Deadly Viral Diseases spread by Vectors (mosquitos) in Monsoon
Dengue-Dengue fever is a viral fever where the virus is transmitted by mosquitoes, known
as the Aedes Aegypti breed, commonly also called the Tiger mosquito. This mosquito has
black and white stripes and bites in the morning or at dawn.
Patients with dengue fever have high grade fever with severe joint and muscle pain, (hence
the common name is break bone fever), lymph node swelling, headache, and a viral rash.
Sometimes this fever gets complicated and the patient develops what is called the Dengue
haemorrhagic fever (DHF). The patient tends to have a low platelet count and may develop
circulatory collapse and shock. Dengue Haemorrhagic fever is more common in children
under the age of 10 years. Most of the dengue fevers are however self-limiting and the fever
subsides in 5 to 7 days
In Monsoons any viral fever should be investigated for dengue due to its life threatening
complications. A Haemogram or Complete Blood Count (CBC) is advised along with specific
tests like dengue serology for IgG and IgM antibodies. The presence of IgM antibodies
indicates a recent infection and these antibodies become positive normally after the third
day of fever. To diagnose this condition early another test called the NS1 antigen is done,
which becomes positive in the 2 nd day of fever. Dengue PCR is also another investigation that
can be done to diagnose dengue on Day 1 of the illness. However this test is more expensive
and is not required to be done in most cases .If the dengue test is positive regular Platelet
count is important.
Rest and maintaining good hydration is the only treatment and medications such as aspirin
and brufen should not be taken. Simple paracetamol can be given to decrease the fever and
to relieve the pain.
Preventive measures include using a strong insect repellent, wearing full sleeve clothing,
and preventing the breeding of the mosquitoes. Dengue mosquito bites in the day time and
breeds in clean, fresh water so water stagnation should not be allowed.
Chikungunya – Chikungunya is another mosquito borne viral illness. Almost all the people
infected by this will develop the symptoms of this disease. The symptoms start
approximately 4-7 days after the bite by an infected mosquito. The patient complains of
high grade fever with, head ache and severe joint pains known as arthralgia. Most people
start getting better in a week’s time, however in some cases the arthralgia may remain for
many years. This disease is not life threatening but the joint pains are very severe and
disabling. Young children, new-borns and adults over 65 years are at higher risk of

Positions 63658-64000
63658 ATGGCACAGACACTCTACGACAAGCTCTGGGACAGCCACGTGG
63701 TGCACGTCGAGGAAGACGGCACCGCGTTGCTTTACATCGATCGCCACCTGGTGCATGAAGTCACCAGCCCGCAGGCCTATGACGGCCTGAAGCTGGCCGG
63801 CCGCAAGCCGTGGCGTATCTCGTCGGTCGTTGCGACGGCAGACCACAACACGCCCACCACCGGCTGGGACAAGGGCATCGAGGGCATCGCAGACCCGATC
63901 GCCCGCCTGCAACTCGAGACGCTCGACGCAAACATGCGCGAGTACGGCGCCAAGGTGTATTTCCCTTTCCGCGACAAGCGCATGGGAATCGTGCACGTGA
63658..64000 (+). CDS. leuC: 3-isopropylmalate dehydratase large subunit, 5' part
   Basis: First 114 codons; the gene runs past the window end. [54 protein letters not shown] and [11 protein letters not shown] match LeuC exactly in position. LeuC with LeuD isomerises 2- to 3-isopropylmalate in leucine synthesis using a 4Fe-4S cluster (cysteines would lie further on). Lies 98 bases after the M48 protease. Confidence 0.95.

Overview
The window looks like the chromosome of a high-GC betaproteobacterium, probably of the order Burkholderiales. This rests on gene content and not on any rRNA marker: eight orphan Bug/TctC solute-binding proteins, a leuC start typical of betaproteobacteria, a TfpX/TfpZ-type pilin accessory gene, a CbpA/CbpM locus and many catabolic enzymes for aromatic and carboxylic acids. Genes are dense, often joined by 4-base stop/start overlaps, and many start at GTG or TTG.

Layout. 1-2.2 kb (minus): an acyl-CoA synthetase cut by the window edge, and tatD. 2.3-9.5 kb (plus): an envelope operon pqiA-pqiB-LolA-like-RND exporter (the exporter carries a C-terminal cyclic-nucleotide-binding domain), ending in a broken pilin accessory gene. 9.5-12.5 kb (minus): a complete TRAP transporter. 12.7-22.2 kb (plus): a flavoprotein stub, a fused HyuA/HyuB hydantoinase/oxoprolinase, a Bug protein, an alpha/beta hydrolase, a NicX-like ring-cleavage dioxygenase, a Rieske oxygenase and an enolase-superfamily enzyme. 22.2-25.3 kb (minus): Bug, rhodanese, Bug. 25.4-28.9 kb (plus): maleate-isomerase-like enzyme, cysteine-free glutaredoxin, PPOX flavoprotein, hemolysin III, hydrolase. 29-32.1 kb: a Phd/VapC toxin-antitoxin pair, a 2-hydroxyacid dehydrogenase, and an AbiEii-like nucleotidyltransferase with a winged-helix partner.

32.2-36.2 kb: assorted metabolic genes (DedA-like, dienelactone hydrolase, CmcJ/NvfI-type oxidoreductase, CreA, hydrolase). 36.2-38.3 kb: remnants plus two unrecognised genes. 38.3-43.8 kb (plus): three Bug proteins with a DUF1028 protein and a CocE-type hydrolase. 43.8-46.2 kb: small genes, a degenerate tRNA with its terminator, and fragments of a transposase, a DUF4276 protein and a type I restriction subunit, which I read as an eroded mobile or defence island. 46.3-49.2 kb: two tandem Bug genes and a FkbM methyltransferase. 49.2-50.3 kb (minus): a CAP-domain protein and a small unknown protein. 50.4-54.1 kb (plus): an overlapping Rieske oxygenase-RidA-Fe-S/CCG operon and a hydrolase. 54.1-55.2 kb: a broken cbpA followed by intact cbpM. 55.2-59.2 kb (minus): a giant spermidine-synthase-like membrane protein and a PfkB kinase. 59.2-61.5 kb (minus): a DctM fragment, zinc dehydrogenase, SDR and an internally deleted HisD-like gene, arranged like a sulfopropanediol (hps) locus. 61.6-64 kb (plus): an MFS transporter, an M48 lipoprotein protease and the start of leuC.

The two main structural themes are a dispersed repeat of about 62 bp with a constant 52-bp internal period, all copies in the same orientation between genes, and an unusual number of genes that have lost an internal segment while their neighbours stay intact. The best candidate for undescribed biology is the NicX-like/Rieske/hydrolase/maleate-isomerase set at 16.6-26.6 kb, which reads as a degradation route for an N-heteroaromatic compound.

The diagnosis of Chikungunya is done by estimating the IgG and the IgM antibodies against
the Chikungunia virus. The IgM antibodies indicate a current infection and the IgG
antibodies indicate an older infection. These antibodies usually become positive 7-10 days
after the infection and are not useful in diagnosis in early cases. The test of choice for early
diagnosis is Chikungunia PCR which becomes positive from the first day of fever.
Preventing the breeding of mosquitos, wearing long sleeves to prevent mosquito bite and
using mosquito repellents are the best methods of prevention of this disease
Zika – Zika virus disease is another infection spread by the day time biting Aedis mosquitoes
Infection due to this virus is called the Zika Virus disease and the symptoms of this disease is
like a mild form of dengue or any other viral fever. These mild symptoms can be treated
according with Zika virus (ZIKV) is a member of the virus family Flaviviridae. It is spread by
daytime-active Aedes mosquitoes, such as A. aegypti and A. albopictus. Its name comes
from the Zika Forest of Uganda, where the virus was first isolated in 1947. Zika virus is
related to the dengue, yellow fever, Japanese encephalitis, and West Nile viruses. Since the
1950s, it has been known to occur within a narrow equatorial belt from Africa to Asia. From
2007 to 2016, the virus spread eastward, across the Pacific Ocean to the Americas, leading
to the 2015–16 Zika virus epidemic.
In January 2016, the United States Centres for Disease Control and Prevention (CDC) issued
travel guidance on affected countries, including the use of enhanced precautions, and
guidelines for pregnant women including considering postponing travel. Other governments
or health agencies also issued similar travel warnings, while Colombia, the Dominican
Republic, Puerto Rico, Ecuador, El Salvador, and Jamaica advised women to postpone
getting pregnant until more is known about the risks.
However when pregnant women develop this infection it spreads to the baby causing
congenital anomalies like microcephaly, brain malformations and many other congenital
anomalies . The infection with this virus can be detected by doing a Zika virus PCR